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3 Big Things Today, December 20

Soybean Futures Higher Overnight; Ethanol Stockpiles Jump to Highest in Two Months.

1. Soybeans Rise Overnight on Continued Trade Optimism

Soybeans were higher in overnight trading as some investors were optimistic that China will continue to make purchases from U.S. supplies.

The USDA said yesterday that China purchased about 1.2 million metric tons of soybeans from the U.S. for delivery in the marketing year that ends on August 31.

That’s the second round of purchases China has made after buying about 1.5 million metric tons from U.S. inventories last week.

China agreed to purchase more agricultural products from the U.S. and curb its tariff rate on U.S. automobiles during a December 1 meeting between presidents Trump and Xi Jinping in Buenos Aires. The U.S., in return, agreed to keep its tariff rate on $200 billion worth of Chinese goods at 10% instead of raising them to 25%, as planned, on January 1.

Negotiators have until March 1 to work out a deal or the U.S. levy on Chinese goods will go higher, the White House has said.  

Soybean exports in the 2018-2019 marketing year that started on September 1 are pegged at 1.9 billion bushels, down from 2.129 billion a year earlier, the USDA said in a report last week.

Soybeans for January delivery rose 2¢ to $9.02 a bushel overnight on the Chicago Board of Trade. Soy meal gained $1.30 to $309.10 a short ton, and soy oil added 0.02¢ to 28.74¢ a pound. 

Corn futures for December delivery rose a penny to $3.82¾ a bushel.

Wheat for March delivery added 5¼¢ to $5.27¾ a bushel overnight, and Kansas City futures gained 5½¢ to $5.14 a bushel.


2. Ethanol Production Unchanged Week to Week, While Stockpiles Rise to Two-Month High

Ethanol production was unchanged week to week, while stockpiles of the biofuel jumped to their highest level in almost two months.

Output last week was unchanged at 1.046 million barrels a day, on average, the Energy Information Administration said in a report.

Midwestern production, which accounts for most U.S. output, was steady at an average of 963,000 barrels a day in the seven days that ended on December 14, the EIA said. A 1,000-barrel-per-day increase from East Coast producers offset a decline of 1,000 barrels in the Gulf Coast.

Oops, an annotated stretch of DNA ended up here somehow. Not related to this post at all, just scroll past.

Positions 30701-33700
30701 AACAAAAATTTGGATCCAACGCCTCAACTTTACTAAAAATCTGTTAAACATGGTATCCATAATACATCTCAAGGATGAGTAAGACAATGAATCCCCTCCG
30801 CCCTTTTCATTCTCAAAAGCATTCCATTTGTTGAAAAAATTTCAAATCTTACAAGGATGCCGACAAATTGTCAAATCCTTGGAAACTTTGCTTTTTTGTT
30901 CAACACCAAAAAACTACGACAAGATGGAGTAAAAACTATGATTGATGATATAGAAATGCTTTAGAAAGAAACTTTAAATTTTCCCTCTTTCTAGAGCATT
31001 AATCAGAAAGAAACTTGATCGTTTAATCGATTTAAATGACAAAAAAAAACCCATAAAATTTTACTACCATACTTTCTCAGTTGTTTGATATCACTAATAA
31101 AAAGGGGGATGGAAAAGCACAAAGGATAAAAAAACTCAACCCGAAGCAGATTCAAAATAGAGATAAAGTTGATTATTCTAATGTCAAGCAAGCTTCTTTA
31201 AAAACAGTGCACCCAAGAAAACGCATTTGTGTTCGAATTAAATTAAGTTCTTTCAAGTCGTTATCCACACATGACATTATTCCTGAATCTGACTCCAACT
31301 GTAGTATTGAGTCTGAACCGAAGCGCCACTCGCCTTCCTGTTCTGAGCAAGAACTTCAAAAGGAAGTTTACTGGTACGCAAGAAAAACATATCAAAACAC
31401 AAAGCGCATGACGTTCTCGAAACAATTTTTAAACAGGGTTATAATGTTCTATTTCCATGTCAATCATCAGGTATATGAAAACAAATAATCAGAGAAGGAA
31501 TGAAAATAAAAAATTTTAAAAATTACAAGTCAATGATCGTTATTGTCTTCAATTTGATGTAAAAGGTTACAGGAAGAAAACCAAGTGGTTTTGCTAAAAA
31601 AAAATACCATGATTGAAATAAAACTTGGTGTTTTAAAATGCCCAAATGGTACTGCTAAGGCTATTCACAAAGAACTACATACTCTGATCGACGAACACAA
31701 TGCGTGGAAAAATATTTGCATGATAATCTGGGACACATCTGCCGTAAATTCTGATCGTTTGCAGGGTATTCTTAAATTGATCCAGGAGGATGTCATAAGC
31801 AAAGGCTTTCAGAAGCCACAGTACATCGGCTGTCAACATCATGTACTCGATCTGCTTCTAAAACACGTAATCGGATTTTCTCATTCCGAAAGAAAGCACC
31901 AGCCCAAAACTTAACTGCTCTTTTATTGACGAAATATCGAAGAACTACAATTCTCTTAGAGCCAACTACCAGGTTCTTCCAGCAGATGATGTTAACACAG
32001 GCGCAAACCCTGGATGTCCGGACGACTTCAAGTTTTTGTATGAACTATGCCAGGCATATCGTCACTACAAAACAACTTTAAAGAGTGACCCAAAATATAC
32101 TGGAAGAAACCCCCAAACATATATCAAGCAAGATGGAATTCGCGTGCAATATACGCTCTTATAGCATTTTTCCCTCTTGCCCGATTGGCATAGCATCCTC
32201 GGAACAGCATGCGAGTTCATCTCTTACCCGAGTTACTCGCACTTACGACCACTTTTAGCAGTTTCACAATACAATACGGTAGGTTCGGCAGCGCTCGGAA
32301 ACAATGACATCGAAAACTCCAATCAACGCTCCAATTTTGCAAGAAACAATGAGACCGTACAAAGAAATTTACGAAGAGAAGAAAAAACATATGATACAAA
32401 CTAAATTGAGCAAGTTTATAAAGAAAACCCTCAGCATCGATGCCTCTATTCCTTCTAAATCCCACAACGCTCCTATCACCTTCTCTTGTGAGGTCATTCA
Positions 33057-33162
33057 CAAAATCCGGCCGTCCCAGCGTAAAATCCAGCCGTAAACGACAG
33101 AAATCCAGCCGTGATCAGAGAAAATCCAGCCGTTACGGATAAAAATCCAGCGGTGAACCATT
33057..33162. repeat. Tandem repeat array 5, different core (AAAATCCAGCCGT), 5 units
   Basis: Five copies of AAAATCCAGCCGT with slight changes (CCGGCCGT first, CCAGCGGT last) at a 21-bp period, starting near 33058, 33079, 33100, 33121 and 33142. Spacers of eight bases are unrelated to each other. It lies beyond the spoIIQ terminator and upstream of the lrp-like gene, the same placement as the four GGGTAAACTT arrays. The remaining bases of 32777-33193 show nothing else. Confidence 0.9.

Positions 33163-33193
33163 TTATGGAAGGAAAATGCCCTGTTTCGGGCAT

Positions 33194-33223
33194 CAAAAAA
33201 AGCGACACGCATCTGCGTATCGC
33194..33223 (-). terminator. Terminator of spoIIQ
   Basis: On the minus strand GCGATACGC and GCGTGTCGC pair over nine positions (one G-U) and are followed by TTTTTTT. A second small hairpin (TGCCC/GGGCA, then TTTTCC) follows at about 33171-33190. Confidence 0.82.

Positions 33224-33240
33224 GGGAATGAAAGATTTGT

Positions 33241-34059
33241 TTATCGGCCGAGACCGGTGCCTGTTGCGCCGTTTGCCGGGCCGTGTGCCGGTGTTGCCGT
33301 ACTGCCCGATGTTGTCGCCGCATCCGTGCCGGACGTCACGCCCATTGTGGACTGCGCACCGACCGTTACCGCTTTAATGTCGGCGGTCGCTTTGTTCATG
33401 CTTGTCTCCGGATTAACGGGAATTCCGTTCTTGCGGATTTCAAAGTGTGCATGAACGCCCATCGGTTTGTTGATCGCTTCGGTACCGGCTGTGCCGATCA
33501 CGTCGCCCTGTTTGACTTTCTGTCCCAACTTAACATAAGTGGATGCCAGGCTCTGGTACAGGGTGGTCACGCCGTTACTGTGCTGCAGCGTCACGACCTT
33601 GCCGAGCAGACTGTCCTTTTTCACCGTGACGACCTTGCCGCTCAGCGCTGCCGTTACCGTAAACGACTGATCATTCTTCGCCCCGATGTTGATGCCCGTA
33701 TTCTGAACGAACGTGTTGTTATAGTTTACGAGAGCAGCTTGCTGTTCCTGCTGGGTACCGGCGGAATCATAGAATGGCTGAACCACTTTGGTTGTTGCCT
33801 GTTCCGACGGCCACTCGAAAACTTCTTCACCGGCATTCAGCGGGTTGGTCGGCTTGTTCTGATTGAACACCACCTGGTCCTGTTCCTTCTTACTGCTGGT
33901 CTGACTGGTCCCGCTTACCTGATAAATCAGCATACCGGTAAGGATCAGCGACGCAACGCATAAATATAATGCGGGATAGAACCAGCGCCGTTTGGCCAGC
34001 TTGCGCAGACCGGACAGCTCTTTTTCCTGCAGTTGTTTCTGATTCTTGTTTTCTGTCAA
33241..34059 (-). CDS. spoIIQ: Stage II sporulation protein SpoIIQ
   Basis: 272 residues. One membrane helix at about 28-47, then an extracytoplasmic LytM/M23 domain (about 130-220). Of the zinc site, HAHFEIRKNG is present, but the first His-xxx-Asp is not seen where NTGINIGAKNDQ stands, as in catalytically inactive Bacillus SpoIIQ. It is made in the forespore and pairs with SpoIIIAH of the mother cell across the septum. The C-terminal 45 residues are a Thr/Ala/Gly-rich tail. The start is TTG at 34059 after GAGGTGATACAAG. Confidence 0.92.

Production on the West Coast was steady at 20,000 barrels a day while Rocky Mountain facilities kicked out 14,000 barrels a day, on average, for the eighth straight week, according to the government.

Ethanol inventories in the U.S. totaled 23.873 million barrels last week, up from 22.89 million a week earlier and the largest amount since the seven days that ended on October 19, the EIA said.

In other news, the USDA will issue its Weekly Export Sales Report this morning.

Analysts are expected corn sales from 2.3 million to 2.9 million metric tons, soybean sales from 2.1 million to 2.7 million tons, and wheat sales from 500,000 to 700,000 tons, researcher Allendale said on Thursday morning.


3. Strong Winds, Dry Air Leads to Increased Fire Hazards in Central Kansas Thursday

Extremely strong winds are expected in much of central Kansas today, increasing chances of wildfires, according to the National Weather Service.

“Strong northwest winds will affect the region today with gusts up to 45 mph possible, especially across central and south-central Kansas,” the NWS said in a report early Thursday morning.

The winds and dry air combined will mean “very high grassland fire danger levels” for this afternoon, the agency said. Outdoor burning should be avoided.

Winter weather is expected in Kansas starting Saturday and lasting into Sunday, though any precipitation is expected to be light. A second, stronger storm is forecast to hit the area next week and could mean thunderstorms for much of the region, the agency said.

Farther north, parts of northern Minnesota are under a winter weather advisory as freezing drizzle is expected this morning.

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